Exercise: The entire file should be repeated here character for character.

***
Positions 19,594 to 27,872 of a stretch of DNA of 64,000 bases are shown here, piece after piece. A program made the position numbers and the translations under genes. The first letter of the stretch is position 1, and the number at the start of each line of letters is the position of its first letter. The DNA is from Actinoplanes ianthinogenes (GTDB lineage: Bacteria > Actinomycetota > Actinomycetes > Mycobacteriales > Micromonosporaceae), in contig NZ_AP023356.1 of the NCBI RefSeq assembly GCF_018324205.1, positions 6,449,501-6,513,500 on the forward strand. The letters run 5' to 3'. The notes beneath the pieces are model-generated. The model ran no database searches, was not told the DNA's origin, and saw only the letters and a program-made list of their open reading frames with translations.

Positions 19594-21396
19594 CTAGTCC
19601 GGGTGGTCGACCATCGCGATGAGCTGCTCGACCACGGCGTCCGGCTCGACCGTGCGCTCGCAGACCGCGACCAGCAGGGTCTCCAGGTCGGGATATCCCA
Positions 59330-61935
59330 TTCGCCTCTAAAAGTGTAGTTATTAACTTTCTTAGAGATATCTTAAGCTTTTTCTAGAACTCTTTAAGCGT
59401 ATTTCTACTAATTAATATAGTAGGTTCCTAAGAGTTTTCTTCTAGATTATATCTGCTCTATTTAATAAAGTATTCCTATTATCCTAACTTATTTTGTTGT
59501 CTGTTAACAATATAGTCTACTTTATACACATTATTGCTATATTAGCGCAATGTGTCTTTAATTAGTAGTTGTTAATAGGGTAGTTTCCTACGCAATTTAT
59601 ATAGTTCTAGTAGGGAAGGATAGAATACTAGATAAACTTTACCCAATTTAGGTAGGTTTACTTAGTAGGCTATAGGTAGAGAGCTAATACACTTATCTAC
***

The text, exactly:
Positions 19,594 to 27,872 of a stretch of DNA of 64,000 bases are shown here, piece after piece. A program made the position numbers and the translations under genes. The first letter of the stretch is position 1, and the number at the start of each line of letters is the position of its first letter. The DNA is from Actinoplanes ianthinogenes (GTDB lineage: Bacteria > Actinomycetota > Actinomycetes > Mycobacteriales > Micromonosporaceae), in contig NZ_AP023356.1 of the NCBI RefSeq assembly GCF_018324205.1, positions 6,449,501-6,513,500 on the forward strand. The letters run 5' to 3'. The notes beneath the pieces are model-generated. The model ran no database searches, was not told the DNA's origin, and saw only the letters and a program-made list of their open reading frames with translations.

Positions 19594-21396
19594 CTAGTCC
19601 GGGTGGTCGACCATCGCGATGAGCTGCTCGACCACGGCGTCCGGCTCGACCGTGCGCTCGCAGACCGCGACCAGCAGGGTCTCCAGGTCGGGATATCCCA
Positions 59330-61935
59330 TTCGCCTCTAAAAGTGTAGTTATTAACTTTCTTAGAGATATCTTAAGCTTTTTCTAGAACTCTTTAAGCGT
59401 ATTTCTACTAATTAATATAGTAGGTTCCTAAGAGTTTTCTTCTAGATTATATCTGCTCTATTTAATAAAGTATTCCTATTATCCTAACTTATTTTGTTGT
59501 CTGTTAACAATATAGTCTACTTTATACACATTATTGCTATATTAGCGCAATGTGTCTTTAATTAGTAGTTGTTAATAGGGTAGTTTCCTACGCAATTTAT
59601 ATAGTTCTAGTAGGGAAGGATAGAATACTAGATAAACTTTACCCAATTTAGGTAGGTTTACTTAGTAGGCTATAGGTAGAGAGCTAATACACTTATCTAC